This is so important that you are spreading awareness and resources for this issue. Thanks so much for sharing all this helpful information

    1. Thank you x

  10. This is such a helpful post with ideas that can help people with eating disorders in any situation. Thanks for sharing.

    1. Thank you x

  11. Gemma Jayne says:

    Great post to share and hopefully help a lot of people! I was also really nervous about my eating when I started university (years ago now) and it was hard and you kind of just have to take one day at a time. But the meal planning is definitely a great idea! Also I was the same and I didn’t really wanna speak to anyone about it but I did eventually and my friends were amazing about. Thank you got sharing xxx

    1. I feel you, I’m taking one day at a time x

  12. Caroline, this is such a helpful post! Even for me. I’ve not suffered from an eating disorder, but when I have a flare up of my Crohns Disease, I can have issues with food for a couple of weeks at a time. I think your tip about having safe foods at the ready is a great idea. When I get ill, it’s only starchy foods like pasta or potatoes that I can eat. I’m going to make a list of my ‘safe foods’ and make sure I have them available at all times now. Thank you! 🙂

    1. Thank you! I have IBS so having safe foods in is a must too 🙂 x

  13. Amazing tips! Keeping safe foods in my dorm room and carrying a snack was a must for me as well! Cooking in bulk is also a great time saver, plus I didn’t want to waste those delicious meals, so I was more motivated to eat them. Uni is hard, even without an eating disorder, so putting your mental health first can be a life changer!
    Self love is definitely one of the most important things if you’re on recovery.
    Thank you for sharing!

    1. Thank you Dora x

  14. Meal planning is something I do as a matter of course, even though none of my family have an eating disorder. I think it’s such a good idea, you know what you have in, when you’ll be having it, and the addition of safe foods and healthy snacks is spot on. This is such a helpful post, Caroline, really well thought out. Thank you for sharing x

    1. Thank you x

  15. Meal planning is such an amazing way to curb some of the anxiety that comes with an having eating disorder. It’s so hard and I love you mentioned getting support because it’s so hard to deal with alone. ED recovery takes so much patience with yourself and giving yourself kindness.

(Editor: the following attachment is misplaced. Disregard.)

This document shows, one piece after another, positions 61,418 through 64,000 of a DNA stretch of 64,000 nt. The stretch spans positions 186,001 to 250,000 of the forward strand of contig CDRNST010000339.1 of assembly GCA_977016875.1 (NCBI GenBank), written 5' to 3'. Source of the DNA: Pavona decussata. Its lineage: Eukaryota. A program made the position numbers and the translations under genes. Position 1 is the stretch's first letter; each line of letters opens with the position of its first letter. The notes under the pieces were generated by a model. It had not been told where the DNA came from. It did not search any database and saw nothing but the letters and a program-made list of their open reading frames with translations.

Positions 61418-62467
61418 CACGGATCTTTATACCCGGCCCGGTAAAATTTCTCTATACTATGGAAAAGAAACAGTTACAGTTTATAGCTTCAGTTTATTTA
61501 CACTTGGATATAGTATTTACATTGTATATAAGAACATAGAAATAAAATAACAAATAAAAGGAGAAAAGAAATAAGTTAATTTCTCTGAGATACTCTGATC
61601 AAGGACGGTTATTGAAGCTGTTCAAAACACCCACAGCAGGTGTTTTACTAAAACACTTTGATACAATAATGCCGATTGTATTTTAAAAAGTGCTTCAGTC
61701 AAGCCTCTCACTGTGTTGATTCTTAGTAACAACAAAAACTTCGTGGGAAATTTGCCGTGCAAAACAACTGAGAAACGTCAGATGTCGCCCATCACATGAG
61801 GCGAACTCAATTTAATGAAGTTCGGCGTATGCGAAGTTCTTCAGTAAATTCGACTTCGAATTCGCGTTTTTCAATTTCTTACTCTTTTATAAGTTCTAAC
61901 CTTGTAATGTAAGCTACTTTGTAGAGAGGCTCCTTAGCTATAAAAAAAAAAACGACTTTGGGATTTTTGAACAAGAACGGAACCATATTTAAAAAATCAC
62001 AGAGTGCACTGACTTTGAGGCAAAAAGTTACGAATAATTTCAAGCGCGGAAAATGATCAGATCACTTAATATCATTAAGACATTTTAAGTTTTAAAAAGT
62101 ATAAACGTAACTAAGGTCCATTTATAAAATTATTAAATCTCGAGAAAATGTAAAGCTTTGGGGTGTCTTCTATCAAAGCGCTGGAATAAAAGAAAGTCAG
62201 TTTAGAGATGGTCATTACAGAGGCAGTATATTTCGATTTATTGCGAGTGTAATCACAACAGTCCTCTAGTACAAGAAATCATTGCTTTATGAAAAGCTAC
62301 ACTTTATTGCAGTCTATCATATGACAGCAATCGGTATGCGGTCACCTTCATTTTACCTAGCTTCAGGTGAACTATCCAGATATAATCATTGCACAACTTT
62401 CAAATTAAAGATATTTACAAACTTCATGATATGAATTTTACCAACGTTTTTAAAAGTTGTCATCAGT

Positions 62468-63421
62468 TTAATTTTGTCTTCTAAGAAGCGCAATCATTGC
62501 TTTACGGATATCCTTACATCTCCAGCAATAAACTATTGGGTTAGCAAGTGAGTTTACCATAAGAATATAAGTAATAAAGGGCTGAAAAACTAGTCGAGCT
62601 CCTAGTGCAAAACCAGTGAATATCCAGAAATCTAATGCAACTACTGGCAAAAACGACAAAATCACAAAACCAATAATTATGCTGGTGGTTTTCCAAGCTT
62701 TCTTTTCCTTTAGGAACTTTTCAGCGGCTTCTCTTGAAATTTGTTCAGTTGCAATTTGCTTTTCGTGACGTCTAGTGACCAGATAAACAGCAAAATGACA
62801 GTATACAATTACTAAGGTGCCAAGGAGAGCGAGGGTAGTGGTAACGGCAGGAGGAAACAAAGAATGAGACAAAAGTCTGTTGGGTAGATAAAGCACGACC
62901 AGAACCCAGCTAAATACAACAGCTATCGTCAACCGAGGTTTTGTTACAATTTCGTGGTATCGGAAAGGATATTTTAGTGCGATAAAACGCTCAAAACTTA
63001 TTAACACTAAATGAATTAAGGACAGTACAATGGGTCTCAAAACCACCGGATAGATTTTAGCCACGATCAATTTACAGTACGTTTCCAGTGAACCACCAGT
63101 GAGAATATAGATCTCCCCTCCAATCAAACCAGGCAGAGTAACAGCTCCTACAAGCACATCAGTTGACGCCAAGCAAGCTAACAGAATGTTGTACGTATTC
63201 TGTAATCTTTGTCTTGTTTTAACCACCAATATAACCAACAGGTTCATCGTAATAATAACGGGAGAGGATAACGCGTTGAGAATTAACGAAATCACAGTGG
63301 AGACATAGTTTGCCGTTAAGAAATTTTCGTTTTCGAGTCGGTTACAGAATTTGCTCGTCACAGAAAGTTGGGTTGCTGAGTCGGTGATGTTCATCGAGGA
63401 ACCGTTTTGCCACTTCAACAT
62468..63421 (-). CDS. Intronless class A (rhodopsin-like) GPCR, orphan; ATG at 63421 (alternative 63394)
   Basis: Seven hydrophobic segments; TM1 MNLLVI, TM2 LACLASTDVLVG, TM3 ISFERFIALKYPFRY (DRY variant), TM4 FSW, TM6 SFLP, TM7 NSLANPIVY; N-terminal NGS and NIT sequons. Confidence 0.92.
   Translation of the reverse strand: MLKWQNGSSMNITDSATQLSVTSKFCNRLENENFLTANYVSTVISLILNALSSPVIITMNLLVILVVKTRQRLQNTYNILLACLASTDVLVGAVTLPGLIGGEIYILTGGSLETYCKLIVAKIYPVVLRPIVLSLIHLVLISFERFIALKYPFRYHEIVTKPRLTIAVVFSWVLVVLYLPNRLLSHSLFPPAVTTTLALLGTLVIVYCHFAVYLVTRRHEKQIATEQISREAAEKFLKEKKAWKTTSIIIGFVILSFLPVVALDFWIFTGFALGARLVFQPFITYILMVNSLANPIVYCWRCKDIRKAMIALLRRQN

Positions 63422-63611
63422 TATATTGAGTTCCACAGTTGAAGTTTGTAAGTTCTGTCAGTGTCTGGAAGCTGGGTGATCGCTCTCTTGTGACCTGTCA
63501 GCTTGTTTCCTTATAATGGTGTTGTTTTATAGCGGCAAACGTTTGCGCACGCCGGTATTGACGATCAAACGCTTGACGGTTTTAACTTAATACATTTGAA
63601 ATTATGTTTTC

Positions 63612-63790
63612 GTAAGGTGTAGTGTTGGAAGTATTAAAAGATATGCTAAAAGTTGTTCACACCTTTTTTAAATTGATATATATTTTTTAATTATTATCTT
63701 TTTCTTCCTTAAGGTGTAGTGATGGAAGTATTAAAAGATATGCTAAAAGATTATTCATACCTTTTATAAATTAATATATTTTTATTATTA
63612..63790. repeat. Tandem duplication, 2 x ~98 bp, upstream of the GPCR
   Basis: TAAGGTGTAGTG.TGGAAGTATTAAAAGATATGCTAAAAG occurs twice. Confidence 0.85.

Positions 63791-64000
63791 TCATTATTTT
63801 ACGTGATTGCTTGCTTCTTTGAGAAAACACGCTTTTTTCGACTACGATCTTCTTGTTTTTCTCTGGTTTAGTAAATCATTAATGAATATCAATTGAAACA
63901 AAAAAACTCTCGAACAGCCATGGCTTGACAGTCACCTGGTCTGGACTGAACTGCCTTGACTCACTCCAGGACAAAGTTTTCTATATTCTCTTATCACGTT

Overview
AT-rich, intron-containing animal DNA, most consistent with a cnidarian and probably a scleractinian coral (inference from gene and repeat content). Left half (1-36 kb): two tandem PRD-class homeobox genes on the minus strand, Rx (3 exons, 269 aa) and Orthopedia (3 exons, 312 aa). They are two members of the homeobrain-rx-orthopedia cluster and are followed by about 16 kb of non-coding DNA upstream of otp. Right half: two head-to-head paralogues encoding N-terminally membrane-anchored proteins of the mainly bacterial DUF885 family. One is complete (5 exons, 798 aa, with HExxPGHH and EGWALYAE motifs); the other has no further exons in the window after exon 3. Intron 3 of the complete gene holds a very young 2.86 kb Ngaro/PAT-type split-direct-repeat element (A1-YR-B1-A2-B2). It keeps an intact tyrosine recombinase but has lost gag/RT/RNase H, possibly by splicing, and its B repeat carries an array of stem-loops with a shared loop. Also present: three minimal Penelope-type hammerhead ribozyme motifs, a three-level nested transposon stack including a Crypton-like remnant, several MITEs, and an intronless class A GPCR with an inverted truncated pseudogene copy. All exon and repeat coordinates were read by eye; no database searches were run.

Great post.

    1. So true, thank you xx

  16. These are great tips and I’m sure this post is going to help people who may be going through this situation with an ED. Such an important topic and you’ve handled it so well and been very thorough in your post.

    1. Thank you ❤

  17. These are really great tips. I struggled with some food issues in my teens and I was really concerned about bad habits creeping in when I was 100% responsible for my own health and nutrition. I found that cooking/ eating with a flatmate was really helpful because it was a way of keeping some kind of routine and being accountable x

    1. I love that idea x

  18. I love your snack and batch cooking ideas, Caroline, as well as the ways you have been coping with your eating disorder at university as it is definitely a different environment than high school and home circles. Carrot or bread sticks with hummus are my favorite snackables, but I love almond butter on apples too!

    Finally, I have never done it, but I have heard you can freeze casseroles. 🙂

    1. Sadly I can’t have almonds as I’m allergic, but I like peanut butter on apples – I think I’ll have that tomorrow!

  19. […] Reading is one of those activities that you can enjoy no matter the time of year. I’m 100% romance genre reader, but I’m sure lots of people love to pick up a horror book for Halloween. As tempting as Waterstones is, you can borrow a book from a friend or family member, join a library or buy a second-hand book. Second-hand September may be near the end, but it’s important to keep up those habits you may have formed, as well as remembering that clothes aren’t the only items that can be second-hand. I’ve found so many book gems in charity shops, and I’ve just joined my local library whilst I’m at University. […]